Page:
Almost everybody in the anime business is tired of the “next Miyazaki” argument, in part because there can be no such thing. Hayao Miyazaki was a one-off, as was the synergy formed by his partnership with Isao Takahata and Toshio Suzuki. Moreover, the conditions that made their Studio Ghibli such a world-beater were also, in themselves, unique. The putative successors to Miyazaki are competing in an environment that is worlds away from the situation that saw Princess Mononoke rise to fame.

But concerns about who might be anime’s new poster-child aren’t just about the search for a new creative force. They are also all about money. For a Japanese movie to break even at the domestic box office, it has to be in the top twenty films released that year – a benchmark that only Studio Ghibli and a couple of long-running franchises (your Pokémon, your One Piece) could ever manage. A Studio Ghibli film (let’s be honest, a Miyazaki film), was a blue-chip investment, guaranteed to put bums on seats in Japan, and to monetise in foreign sales. Nobody else in Japan currently comes close, and that doesn’t just affect the likely enjoyment of family audiences. It affects festival programmers looking for something Japanese for their slates; it affects retailers planning how many feet of shelves to give to anime; and it affects distributors allotting budgets to those weird Japanese cartoons we keep hearing about. With Ghibli removed from the equation, the investment value of the entire anime medium drops by a significant factor, forcing everybody – distributors, retailers, and cinema owners, to work a lot harder to keep it in the public eye. So do your bit: go and see a Japanese animated film in a cinema this year… It’ll show up on someone’s balance sheet, and might make all the difference.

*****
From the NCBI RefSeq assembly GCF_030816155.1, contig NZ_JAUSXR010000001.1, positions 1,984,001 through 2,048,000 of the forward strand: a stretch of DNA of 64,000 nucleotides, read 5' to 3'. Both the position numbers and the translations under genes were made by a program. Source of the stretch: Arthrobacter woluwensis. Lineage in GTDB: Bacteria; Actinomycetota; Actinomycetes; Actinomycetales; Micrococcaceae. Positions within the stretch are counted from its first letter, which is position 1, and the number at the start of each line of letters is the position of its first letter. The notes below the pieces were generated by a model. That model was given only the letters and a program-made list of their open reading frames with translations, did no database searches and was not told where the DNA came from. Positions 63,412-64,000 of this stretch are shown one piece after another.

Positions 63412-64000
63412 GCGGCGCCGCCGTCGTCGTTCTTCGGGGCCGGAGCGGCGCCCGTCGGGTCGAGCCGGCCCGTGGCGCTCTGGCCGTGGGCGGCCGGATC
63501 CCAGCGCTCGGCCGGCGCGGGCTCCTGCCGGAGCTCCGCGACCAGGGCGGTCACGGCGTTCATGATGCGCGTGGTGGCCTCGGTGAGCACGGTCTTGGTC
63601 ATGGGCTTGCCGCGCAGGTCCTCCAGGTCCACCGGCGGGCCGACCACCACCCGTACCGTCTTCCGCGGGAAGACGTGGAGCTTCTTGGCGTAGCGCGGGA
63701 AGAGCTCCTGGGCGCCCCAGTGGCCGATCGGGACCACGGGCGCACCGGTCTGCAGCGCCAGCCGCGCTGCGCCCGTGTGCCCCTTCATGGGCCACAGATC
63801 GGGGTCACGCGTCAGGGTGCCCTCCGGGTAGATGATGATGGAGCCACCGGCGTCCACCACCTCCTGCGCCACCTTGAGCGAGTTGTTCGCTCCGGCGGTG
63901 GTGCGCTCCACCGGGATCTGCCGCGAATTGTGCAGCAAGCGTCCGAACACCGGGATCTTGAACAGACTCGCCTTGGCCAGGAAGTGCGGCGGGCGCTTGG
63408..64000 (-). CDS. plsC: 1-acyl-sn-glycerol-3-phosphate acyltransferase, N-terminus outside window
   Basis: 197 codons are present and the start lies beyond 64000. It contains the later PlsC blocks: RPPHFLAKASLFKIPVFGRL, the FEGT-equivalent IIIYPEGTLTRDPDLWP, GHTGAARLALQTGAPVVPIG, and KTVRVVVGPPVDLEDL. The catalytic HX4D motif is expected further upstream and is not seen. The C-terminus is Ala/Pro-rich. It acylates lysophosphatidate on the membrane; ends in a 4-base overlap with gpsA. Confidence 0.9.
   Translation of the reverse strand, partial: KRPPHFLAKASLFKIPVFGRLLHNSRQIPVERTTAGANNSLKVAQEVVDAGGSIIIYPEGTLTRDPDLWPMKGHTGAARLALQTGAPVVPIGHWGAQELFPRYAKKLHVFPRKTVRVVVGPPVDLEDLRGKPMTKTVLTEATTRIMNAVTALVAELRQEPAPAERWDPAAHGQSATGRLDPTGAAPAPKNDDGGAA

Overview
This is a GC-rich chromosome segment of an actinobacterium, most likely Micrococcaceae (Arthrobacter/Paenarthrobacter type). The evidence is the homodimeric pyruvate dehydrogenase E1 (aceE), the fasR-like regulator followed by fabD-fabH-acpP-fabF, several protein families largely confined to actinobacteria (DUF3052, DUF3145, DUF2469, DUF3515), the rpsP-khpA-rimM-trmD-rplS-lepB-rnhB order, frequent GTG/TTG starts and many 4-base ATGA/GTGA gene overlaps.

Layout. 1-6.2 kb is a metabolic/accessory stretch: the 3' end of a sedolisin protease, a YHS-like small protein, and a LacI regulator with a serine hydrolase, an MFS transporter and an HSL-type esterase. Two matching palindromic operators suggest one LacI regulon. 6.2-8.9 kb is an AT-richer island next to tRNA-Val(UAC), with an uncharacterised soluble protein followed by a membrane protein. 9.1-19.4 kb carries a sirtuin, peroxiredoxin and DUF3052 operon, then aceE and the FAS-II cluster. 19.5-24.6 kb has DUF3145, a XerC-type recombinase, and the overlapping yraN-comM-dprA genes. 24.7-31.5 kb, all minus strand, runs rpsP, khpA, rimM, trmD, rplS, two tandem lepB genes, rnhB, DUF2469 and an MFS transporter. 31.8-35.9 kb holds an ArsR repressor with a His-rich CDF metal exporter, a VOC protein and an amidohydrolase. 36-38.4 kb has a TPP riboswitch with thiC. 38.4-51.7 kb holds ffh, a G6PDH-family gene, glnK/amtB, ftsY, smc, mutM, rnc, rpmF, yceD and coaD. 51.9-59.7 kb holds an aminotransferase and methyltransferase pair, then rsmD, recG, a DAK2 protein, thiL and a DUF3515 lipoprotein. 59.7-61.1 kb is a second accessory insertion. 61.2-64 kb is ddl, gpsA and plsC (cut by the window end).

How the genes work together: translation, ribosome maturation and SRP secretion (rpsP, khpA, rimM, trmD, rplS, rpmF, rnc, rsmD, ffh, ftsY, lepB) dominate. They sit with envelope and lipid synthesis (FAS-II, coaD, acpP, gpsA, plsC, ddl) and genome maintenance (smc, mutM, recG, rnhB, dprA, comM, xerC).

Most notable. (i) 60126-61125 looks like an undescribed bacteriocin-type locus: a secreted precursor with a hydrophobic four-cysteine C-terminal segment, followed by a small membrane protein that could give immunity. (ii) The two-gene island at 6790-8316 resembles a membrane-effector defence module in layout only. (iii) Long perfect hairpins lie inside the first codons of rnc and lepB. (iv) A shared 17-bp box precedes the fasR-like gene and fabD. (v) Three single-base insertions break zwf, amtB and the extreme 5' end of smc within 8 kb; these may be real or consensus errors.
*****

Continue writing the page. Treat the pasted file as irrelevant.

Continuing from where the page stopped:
Jonathan Clements is the author of Anime: A History. This article first appeared in NEO #143, 2015.

Scotland Loves Anime 2015

miss-hokusaiPacking my suitcase for this year’s Scotland Loves Anime, which begins on Friday in Glasgow. Keiichi Hara is in town to introduce the UK premiere of his Miss Hokusai, while I shall be fronting the UK premiere of Ryotaro Makihara’s Empire of Corpses, the steampunk epic based on the novel by Project Itoh and Toh Enjoe. I’m also looking forward to Production I.G’s latest Ghost in the Shell (another UK premiere) and the studio’s own self-inflicted competition over the same genre ground in Psycho-Pass: The Movie (which is, in case you hadn’t guessed, a UK premiere).

Behind the scenes, I shall be speaking about the state of the anime industry, both at the Edinburgh Education Day and in a pop-up lecture in Nottingham next Monday. I shall also be chairing the jury in Edinburgh as four opinion-formers argue over the conferral of this year’s Golden Partridge Judges’ Award. Shunji Iwai has a film in competition, and almost everybody is liable to be distracted by the Attack on Titan quadruple-bill (two anime movies and two live-action), but I’ll make sure the jury is in the right place at the right time.